Longitudinal assessment of diagnostic test performance over the course of acute SARS-CoV-2 infection

Rebecca L Smith, Laura L Gibson, Pamela P Martinez, Ruian Ke, Agha Mirza, Madison Conte, Nicholas Gallagher, Abigail Conte, Leyi Wang, Rick Fredrickson, Darci C Edmonson, Melinda E Baughman, Karen K Chiu, Hannah Choi, Tor W Jensen, Kevin R Scardina, Shannon Bradley, Stacy L Gloss, Crystal Reinhart, Jagadeesh YedetoreAlyssa N Owens, John Broach, Bruce Barton, Peter Lazar, Darcy Henness, Todd Young, Alastair Dunnett, Matthew L Robinson, Heba H Mostafa, Andrew Pekosz, Yukari C Manabe, William J Heetderks, David D McManus, Christopher B Brooke

Research output: Working paper


What is already known about this topic? Diagnostic tests and sample types for SARS-CoV-2 vary in sensitivity across the infection period. What is added by this report? We show that both RTqPCR (from nasal swab and saliva) and the Quidel SARS Sofia FIA rapid antigen tests peak in sensitivity during the period in which live virus can be detected in nasal swabs, but that the sensitivity of RTqPCR tests rises more rapidly in the pre-infectious period. We also use empirical data to estimate the sensitivities of RTqPCR and antigen tests as a function of testing frequency. What are the implications for public health practice? RTqPCR tests will be more effective than rapid antigen tests at identifying infected individuals prior to or early during the infectious period and thus for minimizing forward transmission (provided results reporting is timely). All modalities, including rapid antigen tests, showed gt;94screening using rapid antigen tests 2-3 times per week can be an effective strategy to achieve high sensitivity (gt;95 for identifying infected individuals.Competing Interest StatementThe authors have declared no competing interest.Funding StatementThis study was funded by the NIH RADx-Tech program under 3U54HL143541-02S2. The views expressed in this manuscript are those of the authors and do not necessarily represent the views of the National Institute of Biomedical Imaging and Bioengineering; the National Heart, Lung, and Blood Institute; the National Institutes of Health, or the U.S. Department of Health and Human Services. Sofia 2 devices and associated supplies were provided to Carle Foundation Hospital by Quidel, however Quidel played no role in the design of the study or the interpretation or presentation of the data. Author DeclarationsI confirm all relevant ethical guidelines have been followed, and any necessary IRB and/or ethics committee approvals have been obtained.YesThe details of the IRB/oversight body that provided approval or exemption for the research described are given below:This study was approved by the Western Institutional Review Board, and all participants consented freely.All necessary patient/participant consent has been obtained and the appropriate institutional forms have been archived.YesI understand that all clinical trials and any other prospective interventional studies must be registered with an ICMJE-approved registry, such as ClinicalTrials.gov. I confirm that any such study reported in the manuscript has been registered and the trial registration ID is provided (note: if posting a prospective study registered retrospectively, please provide a statement in the trial ID field explaining why the study was not registered in advance).Yes I have followed all appropriate research reporting guidelines and uploaded the relevant EQUATOR Network research reporting checklist(s) and other pertinent material as supplementary files, if applicable.YesAll code used in analyses can be found here: https://github.com/rlsdvm/CovidDetectAnalysishttps://github.com/rlsdvm/CovidDetectAnalysis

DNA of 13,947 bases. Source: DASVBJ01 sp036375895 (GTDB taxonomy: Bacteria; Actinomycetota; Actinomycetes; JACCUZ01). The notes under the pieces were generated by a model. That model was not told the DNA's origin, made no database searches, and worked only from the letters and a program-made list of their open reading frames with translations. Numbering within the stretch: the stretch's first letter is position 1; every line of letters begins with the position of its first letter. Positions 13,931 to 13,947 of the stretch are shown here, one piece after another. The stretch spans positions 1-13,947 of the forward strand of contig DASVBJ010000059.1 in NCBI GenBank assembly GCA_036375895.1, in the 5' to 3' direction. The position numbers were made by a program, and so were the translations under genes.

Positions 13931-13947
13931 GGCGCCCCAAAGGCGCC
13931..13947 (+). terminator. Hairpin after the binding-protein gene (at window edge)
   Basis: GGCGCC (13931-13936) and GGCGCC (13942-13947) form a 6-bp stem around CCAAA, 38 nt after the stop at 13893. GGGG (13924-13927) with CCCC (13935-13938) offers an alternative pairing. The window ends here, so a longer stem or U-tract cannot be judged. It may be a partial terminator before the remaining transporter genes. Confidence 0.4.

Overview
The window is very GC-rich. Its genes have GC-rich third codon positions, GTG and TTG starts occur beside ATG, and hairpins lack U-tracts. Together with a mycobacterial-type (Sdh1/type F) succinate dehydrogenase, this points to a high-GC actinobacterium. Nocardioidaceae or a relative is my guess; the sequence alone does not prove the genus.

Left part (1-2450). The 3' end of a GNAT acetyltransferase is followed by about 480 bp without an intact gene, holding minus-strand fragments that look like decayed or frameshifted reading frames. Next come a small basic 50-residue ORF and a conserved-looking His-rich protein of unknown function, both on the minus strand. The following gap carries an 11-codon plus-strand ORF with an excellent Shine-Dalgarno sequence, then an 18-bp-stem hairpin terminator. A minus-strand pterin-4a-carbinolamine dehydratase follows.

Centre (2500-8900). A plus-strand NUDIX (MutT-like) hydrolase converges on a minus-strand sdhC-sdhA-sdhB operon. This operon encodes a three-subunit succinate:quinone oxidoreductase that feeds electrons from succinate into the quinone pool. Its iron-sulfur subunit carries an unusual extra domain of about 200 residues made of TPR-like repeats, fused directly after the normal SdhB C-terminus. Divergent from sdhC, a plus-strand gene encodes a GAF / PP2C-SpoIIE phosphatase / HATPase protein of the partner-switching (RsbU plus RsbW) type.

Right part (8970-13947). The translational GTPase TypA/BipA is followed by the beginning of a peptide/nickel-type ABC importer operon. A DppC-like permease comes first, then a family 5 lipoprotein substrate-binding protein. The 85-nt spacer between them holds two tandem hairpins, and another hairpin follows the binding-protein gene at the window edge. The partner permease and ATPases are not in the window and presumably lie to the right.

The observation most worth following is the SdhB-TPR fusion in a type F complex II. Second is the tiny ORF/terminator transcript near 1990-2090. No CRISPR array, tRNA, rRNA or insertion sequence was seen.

Original languageEnglish (US)
PublisherCold Spring Harbor Laboratory Press
Number of pages12
StateIn preparation - Mar 20 2021

Publication series

PublisherCold Spring Harbor Laboratory Press


  • Coronavirus
  • COVID-19
  • severe acute respiratory syndrome coronavirus 2 (SARS-CoV-2)
  • Novel coronavirus
  • 2019-nCoV
  • Pandemic

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